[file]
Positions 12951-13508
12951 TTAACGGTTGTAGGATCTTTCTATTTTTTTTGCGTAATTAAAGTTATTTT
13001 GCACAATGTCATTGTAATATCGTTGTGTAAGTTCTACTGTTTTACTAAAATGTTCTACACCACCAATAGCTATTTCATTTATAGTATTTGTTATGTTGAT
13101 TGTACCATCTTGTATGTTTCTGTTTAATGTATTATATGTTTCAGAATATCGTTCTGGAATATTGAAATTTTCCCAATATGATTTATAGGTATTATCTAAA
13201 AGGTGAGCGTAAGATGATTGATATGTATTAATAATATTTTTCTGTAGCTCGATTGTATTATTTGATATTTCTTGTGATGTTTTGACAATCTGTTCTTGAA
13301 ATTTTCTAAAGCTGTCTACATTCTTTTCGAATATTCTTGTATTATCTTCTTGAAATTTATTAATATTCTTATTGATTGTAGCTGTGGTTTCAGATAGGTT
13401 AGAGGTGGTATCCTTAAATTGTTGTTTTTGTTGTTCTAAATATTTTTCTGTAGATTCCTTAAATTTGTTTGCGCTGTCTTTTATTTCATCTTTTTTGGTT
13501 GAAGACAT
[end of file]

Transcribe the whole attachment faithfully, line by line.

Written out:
Positions 12951-13508
12951 TTAACGGTTGTAGGATCTTTCTATTTTTTTTGCGTAATTAAAGTTATTTT
13001 GCACAATGTCATTGTAATATCGTTGTGTAAGTTCTACTGTTTTACTAAAATGTTCTACACCACCAATAGCTATTTCATTTATAGTATTTGTTATGTTGAT
13101 TGTACCATCTTGTATGTTTCTGTTTAATGTATTATATGTTTCAGAATATCGTTCTGGAATATTGAAATTTTCCCAATATGATTTATAGGTATTATCTAAA
13201 AGGTGAGCGTAAGATGATTGATATGTATTAATAATATTTTTCTGTAGCTCGATTGTATTATTTGATATTTCTTGTGATGTTTTGACAATCTGTTCTTGAA
13301 ATTTTCTAAAGCTGTCTACATTCTTTTCGAATATTCTTGTATTATCTTCTTGAAATTTATTAATATTCTTATTGATTGTAGCTGTGGTTTCAGATAGGTT
13401 AGAGGTGGTATCCTTAAATTGTTGTTTTTGTTGTTCTAAATATTTTTCTGTAGATTCCTTAAATTTGTTTGCGCTGTCTTTTATTTCATCTTTTTTGGTT
13501 GAAGACAT